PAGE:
Humor and Translation

Manipulating Language for Humorous Effect
By Mark Herman

A child, even a very young child, may laugh when an adult makes a funny face or a funny noise, and may even repeat the face or the noise in the hopes of also eliciting laughter. However, it is not until the age of nine or ten that most children begin to consciously manipulate language in order to achieve a humorous effect. Such conscious manipulation is called “metapragmatical” by researchers, and a recent book, Metapragmatics of Humor, explores metapragmatical manipulation for humorous effect in various contexts.1

From a translator’s point of view, this is a curious book. Though written in English, many of the authors of the various articles are affiliated with the Universidad de Alicante in Spain, have Spanish surnames, and therefore presumably speak and write Spanish as their first language. There is nothing inherently wrong with this, provided that the authors have near-native fluency in English, which appears to be the case, and that the entire manuscript is proofread before publication by a native English speaker, which appears not to be the case. As a result, there are strange word choices here and there, and one howler, where the author fails to get the point of a joke.

In the chapter “Lawyers, great lawyers, and liars” by Miguel Ángel Campos, also of the Universidad de Alicante, there are many good jokes, most based on underlying assumption that lawyers are liars. (Interestingly, lying, like humor, is a use of language to relate an untruth, the difference being that the liar’s intent is to deceive, whereas the humorist’s intent is to provoke laughter.) However, as shown in the passage below, one joke about a lawyer on an airplane was misunderstood by the author of the chapter:

In the following story, the lawyer prefers to “lie by omission” by failing to admit he is a lawyer [because lawyers have a bad reputation]—and thus loses a valuable possession—rather than risk any retaliation by the remaining passengers (while earlier he was quick to say that he was a lawyer). Note the intentional detail of the [presumably dumb] blonde stewardess:

 A lawyer boarded an airplane in New Orleans with a box of frozen crabs and asked a blonde stewardess to take  care of them for him. She took the box and promised to put it in the crew’s refrigerator. He advised her that he was holding her personally responsible for them staying frozen, mentioning in a very haughty manner that he was a lawyer, and proceeded to rant at her about what would happen if she let them thaw out. Needless to say, she was annoyed by his behavior. Shortly before landing in New York, she used the intercom to announce to the entire cabin, “Would the lawyer who gave me the crabs in New Orleans, please raise your hand.” Not one hand went up…so she took them home and ate them. (115)

(For those not fluent in English, one meaning of “crabs” is “pubic lice.”)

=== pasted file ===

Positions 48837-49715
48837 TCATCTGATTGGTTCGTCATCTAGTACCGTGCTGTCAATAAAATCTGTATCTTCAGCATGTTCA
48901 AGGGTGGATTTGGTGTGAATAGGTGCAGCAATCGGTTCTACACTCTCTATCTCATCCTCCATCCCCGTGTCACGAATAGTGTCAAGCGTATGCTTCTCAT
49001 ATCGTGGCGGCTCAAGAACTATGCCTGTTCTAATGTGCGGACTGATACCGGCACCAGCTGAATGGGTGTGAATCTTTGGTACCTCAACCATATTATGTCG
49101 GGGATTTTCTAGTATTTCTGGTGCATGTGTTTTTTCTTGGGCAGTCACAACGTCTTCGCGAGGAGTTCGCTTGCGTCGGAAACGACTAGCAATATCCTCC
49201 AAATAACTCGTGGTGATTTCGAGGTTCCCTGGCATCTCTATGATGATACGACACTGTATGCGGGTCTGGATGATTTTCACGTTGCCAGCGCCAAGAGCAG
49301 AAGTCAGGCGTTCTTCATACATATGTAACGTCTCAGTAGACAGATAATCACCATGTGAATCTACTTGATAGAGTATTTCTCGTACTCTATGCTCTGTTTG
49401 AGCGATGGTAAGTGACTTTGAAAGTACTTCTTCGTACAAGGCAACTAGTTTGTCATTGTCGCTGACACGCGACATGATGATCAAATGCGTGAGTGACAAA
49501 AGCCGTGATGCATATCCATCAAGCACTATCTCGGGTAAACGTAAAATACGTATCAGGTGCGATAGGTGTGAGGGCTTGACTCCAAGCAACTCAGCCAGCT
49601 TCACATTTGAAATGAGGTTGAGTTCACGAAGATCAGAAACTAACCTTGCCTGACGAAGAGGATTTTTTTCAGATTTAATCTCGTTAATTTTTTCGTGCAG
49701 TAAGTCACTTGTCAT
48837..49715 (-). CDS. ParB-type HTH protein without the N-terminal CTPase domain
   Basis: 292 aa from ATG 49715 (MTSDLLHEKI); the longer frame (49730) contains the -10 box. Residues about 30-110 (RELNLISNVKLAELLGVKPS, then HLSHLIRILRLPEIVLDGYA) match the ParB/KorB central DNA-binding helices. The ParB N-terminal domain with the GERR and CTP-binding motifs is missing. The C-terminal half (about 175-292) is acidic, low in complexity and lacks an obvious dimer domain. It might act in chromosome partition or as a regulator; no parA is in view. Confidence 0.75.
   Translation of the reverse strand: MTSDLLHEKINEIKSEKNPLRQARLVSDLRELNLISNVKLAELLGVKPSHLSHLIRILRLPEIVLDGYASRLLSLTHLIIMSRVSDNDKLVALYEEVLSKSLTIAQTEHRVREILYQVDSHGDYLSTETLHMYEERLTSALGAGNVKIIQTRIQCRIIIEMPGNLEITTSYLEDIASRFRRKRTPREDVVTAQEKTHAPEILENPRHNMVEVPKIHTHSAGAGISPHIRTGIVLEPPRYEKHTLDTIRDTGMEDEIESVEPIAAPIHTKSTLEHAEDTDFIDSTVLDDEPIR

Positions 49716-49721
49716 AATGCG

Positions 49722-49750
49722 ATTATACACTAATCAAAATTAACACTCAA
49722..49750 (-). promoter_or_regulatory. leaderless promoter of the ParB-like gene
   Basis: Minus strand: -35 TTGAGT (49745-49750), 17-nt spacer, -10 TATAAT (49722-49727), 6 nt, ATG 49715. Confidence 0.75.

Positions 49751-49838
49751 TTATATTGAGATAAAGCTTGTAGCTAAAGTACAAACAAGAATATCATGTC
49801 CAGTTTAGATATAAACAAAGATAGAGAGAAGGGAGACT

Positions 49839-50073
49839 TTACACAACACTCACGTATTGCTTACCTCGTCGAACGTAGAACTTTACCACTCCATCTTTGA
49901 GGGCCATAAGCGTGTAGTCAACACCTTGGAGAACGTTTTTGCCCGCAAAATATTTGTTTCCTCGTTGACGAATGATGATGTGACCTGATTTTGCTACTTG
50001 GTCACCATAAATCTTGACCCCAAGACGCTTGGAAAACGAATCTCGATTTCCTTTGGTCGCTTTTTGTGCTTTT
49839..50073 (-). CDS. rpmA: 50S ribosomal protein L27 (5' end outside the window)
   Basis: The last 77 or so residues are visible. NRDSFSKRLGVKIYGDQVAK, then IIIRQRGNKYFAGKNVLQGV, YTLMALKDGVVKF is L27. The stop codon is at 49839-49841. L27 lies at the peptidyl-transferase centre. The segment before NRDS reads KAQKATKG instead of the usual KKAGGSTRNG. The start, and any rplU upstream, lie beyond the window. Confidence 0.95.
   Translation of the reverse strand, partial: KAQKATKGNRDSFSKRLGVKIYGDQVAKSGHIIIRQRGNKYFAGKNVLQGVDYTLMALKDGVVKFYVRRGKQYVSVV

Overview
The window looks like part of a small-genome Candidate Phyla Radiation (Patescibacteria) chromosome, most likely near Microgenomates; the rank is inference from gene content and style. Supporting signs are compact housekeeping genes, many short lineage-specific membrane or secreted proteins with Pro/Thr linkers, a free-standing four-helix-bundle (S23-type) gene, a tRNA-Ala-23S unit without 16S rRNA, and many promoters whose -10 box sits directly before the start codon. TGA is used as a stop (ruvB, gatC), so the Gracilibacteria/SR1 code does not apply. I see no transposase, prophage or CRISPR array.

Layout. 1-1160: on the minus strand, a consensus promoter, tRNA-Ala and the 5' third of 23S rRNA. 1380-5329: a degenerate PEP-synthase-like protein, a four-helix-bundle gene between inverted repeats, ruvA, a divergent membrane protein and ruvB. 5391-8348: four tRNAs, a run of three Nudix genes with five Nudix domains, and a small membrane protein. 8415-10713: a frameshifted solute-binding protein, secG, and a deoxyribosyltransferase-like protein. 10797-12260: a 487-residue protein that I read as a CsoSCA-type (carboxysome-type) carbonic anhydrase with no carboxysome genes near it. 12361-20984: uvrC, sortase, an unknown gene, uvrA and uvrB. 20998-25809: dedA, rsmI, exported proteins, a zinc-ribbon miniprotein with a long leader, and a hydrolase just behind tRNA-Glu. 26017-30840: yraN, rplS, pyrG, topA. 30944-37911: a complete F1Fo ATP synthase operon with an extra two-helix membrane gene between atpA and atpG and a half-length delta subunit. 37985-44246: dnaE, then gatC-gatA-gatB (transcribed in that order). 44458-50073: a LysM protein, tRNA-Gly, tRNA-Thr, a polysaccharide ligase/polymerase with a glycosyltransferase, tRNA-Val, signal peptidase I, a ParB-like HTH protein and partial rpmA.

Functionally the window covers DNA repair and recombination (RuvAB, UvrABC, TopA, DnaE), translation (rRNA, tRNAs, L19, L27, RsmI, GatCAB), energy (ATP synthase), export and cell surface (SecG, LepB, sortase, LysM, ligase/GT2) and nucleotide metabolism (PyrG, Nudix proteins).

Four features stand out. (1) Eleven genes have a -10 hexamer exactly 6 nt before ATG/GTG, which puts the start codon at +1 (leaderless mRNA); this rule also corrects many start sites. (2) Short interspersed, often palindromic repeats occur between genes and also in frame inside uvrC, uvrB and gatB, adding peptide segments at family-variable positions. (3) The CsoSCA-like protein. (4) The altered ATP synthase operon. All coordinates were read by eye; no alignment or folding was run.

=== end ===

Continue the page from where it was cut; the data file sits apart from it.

A joke of particular interest to translators, in the chapter “A look at metalinguistic jokes based on intentional morphological reanalysis,” by Isabel Balteiro (also of the Universidad de Alicante), is:

What do you call a rancher ghost? A boo-ckaroo. (143)

“Boo-ckaroo” is a distortion of “buckaroo,” which is itself a distortion of the Spanish vaquero, meaning “cowboy.”

Some of the so-called humor in the book, especially that translated from Spanish, while clever, is not really funny. For example, in the chapter “Humor and advertising on Twitter,” by Ana Pano Alamán (Università di Bologna) and Ana Mancera Rueda (Universidad de Sevilla), there is this advertising tweet about the cocoa powder Cola Cao:

Tarda menos en disolverse, que tu hijo en pedir un smartphone nuevo.
It takes less time to dissolve than your child asking for a new smartphone. (45)

An interesting chapter on American humor is “Truthiness and consequences,” by Craig O. Stewart (University of Memphis), which compares Stephen Colbert’s satire on the television show The Colbert Report with Colbert’s speech at the 2006 White House Correspondent’s Dinner.

At the dinner, as on the television show, Colbert spoke in the persona of “Stephen Colbert,” a parody of the right-wing Fox News television pundit Bill O’Reilly. The chapter’s author makes the point that the satire at the dinner was unmistakable, with the targets of the satire, the Bush administration and the media, being right there, growing more and more uncomfortable as Colbert continued. The satire (untruth) of the television show could have been mistaken by some viewers for truth, albeit stated in a humorous way, and some of the television show’s targets may not have been watching. One of the jokes Colbert made at the dinner, quoted in the chapter, is:

I am appalled to be surrounded by the liberal media that is destroying America, with the exception of Fox News. Fox News gives you both sides of every story: the president’s side, and the vice-president’s side. (185)

Another interesting chapter, “Variability, adaptability and negotiability in conversational humor: A matter of gender,” by M. Belén Alvarado-Ortega (Unversidad de Alicante), claims that women mainly use humor to build closer ties with the conversational group, whereas men mainly use humor to protect themselves from attacks within the conversational group. However, I do not believe that the limited data cited actually support these findings.


1. Metapragmatics of Humor. Edited by Leonor Ruiz-Gurillo (John Benjamins, 2016),


Submit items for future columns via e-mail to Discussions of the translation of humor and examples thereof are preferred, but humorous anecdotes about translators, translations, and mistranslations are also welcome. Include copyright information and permission if relevant.

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